Not much is known about the private life of Subcomandante Marcos. As the leading spokesperson and one of the leaders of the indigenous armed revolutionary group, Zapatista Army of National Liberation (EZLN), he conceals his identity behind a balaclava for obvious security, as well as socio-political reasons. Although, conflicting sources have at times identified him as a disenchanted government official, a college or university professor, or a Jesuit priest , a general consensus in the literature points to the possibility that he is formally educated (with a Masters in Philosophy) and that he has worked as a professor at the Autonomous University of Mexico. In an interview with Gabriel García Márquez, Marcos acknowledges his urban, middle-class, and literary upbringing.
He reveals that both of his parents were teachers who taught him to become “conscious of language—not as a way of communicating, but of constructing something” . Indeed, most of his readers, along with Márquez, recognize that Marcos writes in a style that reveals an erudite familiarity with many literary genres.
In 1995 the Mexican government attempted to reveal Subcomandante Marcos’ identity by identifying him as Rafael Sebastián Guillén Vicente, a Mexican national from Tampico, Tamaulipas. Marcos and the EZLN denied this. In reponse Zapatista sympathisers across Mexico claimed “Todos Somos Marcos” (We Are All Marcos) . Such protests attest to the metapersona status that Marcos represents.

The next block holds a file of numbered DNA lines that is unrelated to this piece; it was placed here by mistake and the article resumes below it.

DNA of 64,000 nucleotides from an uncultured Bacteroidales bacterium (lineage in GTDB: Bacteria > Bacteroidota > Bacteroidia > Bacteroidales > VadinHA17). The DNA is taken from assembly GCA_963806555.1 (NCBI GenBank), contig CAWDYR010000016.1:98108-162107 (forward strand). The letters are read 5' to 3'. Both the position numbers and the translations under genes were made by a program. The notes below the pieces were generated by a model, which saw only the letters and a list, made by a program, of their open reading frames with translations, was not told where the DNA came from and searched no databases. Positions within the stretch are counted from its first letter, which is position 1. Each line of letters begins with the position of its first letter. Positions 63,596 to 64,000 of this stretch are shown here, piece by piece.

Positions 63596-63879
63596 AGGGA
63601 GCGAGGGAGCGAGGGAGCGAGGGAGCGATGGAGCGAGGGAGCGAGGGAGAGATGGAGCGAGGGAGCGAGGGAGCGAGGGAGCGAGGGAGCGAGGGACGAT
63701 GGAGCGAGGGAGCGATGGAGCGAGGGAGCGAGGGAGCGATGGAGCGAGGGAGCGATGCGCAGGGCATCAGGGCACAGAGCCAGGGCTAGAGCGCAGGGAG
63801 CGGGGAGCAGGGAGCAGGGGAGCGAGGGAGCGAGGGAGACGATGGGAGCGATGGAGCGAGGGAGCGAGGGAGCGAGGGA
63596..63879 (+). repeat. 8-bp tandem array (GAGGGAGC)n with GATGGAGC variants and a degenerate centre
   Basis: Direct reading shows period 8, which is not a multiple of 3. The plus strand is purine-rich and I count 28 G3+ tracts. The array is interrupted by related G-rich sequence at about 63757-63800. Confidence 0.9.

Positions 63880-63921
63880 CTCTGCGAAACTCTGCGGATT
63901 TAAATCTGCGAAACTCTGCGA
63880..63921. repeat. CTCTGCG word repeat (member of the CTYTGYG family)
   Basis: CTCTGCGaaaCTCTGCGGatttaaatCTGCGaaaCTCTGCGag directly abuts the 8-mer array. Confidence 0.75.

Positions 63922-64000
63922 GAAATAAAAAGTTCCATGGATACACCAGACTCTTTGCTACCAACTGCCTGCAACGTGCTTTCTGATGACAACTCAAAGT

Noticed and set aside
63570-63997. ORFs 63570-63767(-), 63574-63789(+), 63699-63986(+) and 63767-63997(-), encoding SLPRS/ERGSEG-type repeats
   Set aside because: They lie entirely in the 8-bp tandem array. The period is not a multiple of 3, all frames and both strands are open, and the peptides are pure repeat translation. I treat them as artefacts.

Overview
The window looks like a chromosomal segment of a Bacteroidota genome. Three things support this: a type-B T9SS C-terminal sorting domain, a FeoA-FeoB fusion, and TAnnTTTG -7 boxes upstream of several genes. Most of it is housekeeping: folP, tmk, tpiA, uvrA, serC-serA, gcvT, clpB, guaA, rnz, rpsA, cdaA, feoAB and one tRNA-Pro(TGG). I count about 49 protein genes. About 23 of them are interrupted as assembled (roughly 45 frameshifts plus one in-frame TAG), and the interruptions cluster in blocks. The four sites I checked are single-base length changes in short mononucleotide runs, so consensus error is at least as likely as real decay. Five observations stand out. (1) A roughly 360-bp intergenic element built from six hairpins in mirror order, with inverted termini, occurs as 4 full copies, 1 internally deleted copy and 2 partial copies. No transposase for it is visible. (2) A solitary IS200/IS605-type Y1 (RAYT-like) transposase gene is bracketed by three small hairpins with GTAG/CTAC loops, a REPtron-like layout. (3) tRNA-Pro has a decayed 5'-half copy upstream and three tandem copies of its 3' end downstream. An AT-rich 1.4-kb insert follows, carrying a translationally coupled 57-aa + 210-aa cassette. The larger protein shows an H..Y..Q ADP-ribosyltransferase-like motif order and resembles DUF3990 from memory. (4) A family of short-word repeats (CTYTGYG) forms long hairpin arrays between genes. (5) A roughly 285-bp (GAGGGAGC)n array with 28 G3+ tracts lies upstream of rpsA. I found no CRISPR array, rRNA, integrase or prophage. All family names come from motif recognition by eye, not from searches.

Subcomandante Marcos acknowledges that he is not indigenous, even though he is the highest military authority of an indigenous revolutionary group. Nevertheless, those in his ranks regard him as “‘a man of struggle, even if he is mestizo’ [read: of ‘mixed’ European and Indigenous heritage] . ” In short, Marcos’ biography, interesting as it may be, is irrelevant to the struggle at hand. As Marcos himself remarks: “At stake is what Subcomandante Marcos is, not who he was” .
By Subcomandante Marcos